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MPS Writing & Research

MPS Writing Tutorial

This tutorial is designed to help you improve your academic writing skills.

In the tutorial, you will watch video presentations and then answer questions to assess your knowledge.

You can submit your responses to receive a Certificate of Completion. 

In order to receive the certificate, complete the questions and submit your responses in one session.

Begin the Tutorial


Stand-alone Videos and PDFs of the presentations from the tutorial are available in the sidebar of this guide.

Tips & Techniques to accompany the MPS Writing Tutorial

The writing process is non-linear and recursive. Read, Write, Revise, Repeat

Your writing should include your ideas, in a formal tone, with scholarly research that supports your argument. 

The main goals are to engage meaningfully with your topic, demonstrate your knowledge, and educate your audience. 

The final paper is a combination of your position on the topic (knowledge and stance) with evidence and analysis from experts (formal research).  

Your position + expert ideas = academic essay

Research for Writing

Support your assertions using authoritative source material to give credibility to your claims. Identify the reliable sources in your area of study.

Using Library Resources

Reading for Writing

Meet with the Reference Librarian for assistance:

Planning the steps of an assignment breaks it down into manageable pieces and helps overcome writer’s block.  This phase is the opportunity to generate ideas in a relaxed and non-restrictive way - writing without criticizing.

Prewriting Strategies

  • Brainstorm - free association to stimulate ideas
  • Exploratory Research - “pre-search” that can help generate ideas on the topic
  • Make Lists to collect and organize your ideas
  • Keep a Journal
  • Create a Visual Idea Map or Diagram
  • Ask Defining Questions
  • Note Pros and Cons
  • Freewriting - Write what you are thinking, get your ideas flowing and induce deep thinking.  Write without worry and without stopping; resist the urge to edit as you go.

Ask yourself...  Can I state my thesis definitively and summarize the one main idea to discuss?

The thesis statement is your main point and argument stance. It states the purpose and topic of your writing.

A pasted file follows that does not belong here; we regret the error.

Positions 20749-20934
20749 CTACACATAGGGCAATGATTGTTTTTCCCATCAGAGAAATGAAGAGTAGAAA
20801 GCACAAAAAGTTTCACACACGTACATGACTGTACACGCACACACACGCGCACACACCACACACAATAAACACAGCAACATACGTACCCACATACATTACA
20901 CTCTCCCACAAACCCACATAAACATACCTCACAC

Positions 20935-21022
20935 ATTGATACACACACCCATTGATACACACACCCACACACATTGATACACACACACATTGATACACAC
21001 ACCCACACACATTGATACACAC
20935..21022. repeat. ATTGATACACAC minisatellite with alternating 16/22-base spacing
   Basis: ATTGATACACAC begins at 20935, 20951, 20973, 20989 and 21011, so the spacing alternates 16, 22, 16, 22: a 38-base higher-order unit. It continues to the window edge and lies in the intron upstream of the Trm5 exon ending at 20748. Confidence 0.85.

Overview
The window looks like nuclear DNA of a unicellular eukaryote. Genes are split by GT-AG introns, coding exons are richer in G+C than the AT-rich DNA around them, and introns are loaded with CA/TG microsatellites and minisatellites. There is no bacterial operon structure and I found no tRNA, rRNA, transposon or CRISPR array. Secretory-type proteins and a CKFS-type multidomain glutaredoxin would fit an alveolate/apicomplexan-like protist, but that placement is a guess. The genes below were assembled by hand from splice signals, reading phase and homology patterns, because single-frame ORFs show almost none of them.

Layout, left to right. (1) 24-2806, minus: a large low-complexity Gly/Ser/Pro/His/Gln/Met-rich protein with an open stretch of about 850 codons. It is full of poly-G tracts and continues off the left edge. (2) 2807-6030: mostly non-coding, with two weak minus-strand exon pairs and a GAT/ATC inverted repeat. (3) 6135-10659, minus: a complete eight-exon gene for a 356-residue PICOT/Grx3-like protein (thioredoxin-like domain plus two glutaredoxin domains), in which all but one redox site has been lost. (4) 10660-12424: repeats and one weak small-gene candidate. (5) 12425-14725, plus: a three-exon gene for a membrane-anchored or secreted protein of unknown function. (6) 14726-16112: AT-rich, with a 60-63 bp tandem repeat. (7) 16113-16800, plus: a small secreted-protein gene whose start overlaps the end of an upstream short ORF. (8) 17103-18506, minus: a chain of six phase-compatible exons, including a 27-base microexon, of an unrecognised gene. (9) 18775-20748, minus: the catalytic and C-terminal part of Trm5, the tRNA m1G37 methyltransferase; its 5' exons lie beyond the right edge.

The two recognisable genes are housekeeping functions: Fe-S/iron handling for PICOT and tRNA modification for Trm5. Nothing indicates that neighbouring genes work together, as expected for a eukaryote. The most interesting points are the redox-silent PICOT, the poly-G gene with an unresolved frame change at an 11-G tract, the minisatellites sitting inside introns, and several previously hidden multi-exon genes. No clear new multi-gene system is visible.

Your thesis is one statement at the end of your introduction and should be clear, concise, and arguable.

Early in the writing process, your thesis statement is a “working thesis” that you use to begin thinking about your topic.

You may revise this thesis many times before you are finished thinking and ready to write your final draft.

Document your thoughts while you read. 

Assess your progress and review - is anything missing? Do you need to do more research?

Note-taking Strategies

  • Organize your notes into ideas, themes, and topics, tag with keywords.
  • Connect each note to sources and page numbers so you can cite them.
  • Mark important ideas.
  • Prepare direct quotations, paraphrases, and summaries from the texts.
  • If a sentence or phrase occurs to you while taking notes, write it down immediately.
  • Web tools: EvernoteSimplenote

Creating an outline is a crucial step in pre-writing. 

Establish the structure of the paper in short form and organize information in preparation for the written assignment.

Creating an Outline

  • Arrange ideas and themes to lay out your argument.
  • Use the topic notes and keywords to create sections in your outline.
  • Move the important ideas into your outline.
  • Write brief words or phrases, or detailed sentences; put ideas in your own words.
  • Include page numbers from the sources.
  • Web tools:  UVOutlinerOverleafWorkFlowy

Your first draft is your practice paper. It is your initial attempt to organize your thoughts in prose writing.

It is more complete than an outline and elaborates on your ideas in complete sentences and paragraphs.

Writing a Draft

  • Expand your outline and notes into writing.
  • Summarize your ideas - briefly describe what you want to accomplish and prepare yourself for a specific direction or focus.
  • You can start in any order; begin with the clearest or most important points.
  • Draft sentences and paragraphs can be moved around during this process.
  • Take breaks to pause and reflect on your progress.

The purpose of an introductory paragraph is to engage your readers and set the tone of your essay.

Writing the Introduction

  • Start with broad information about the topic, an “attention-grabber”, elaborate on its meaning, and narrow into your thesis statement, the main point of your essay.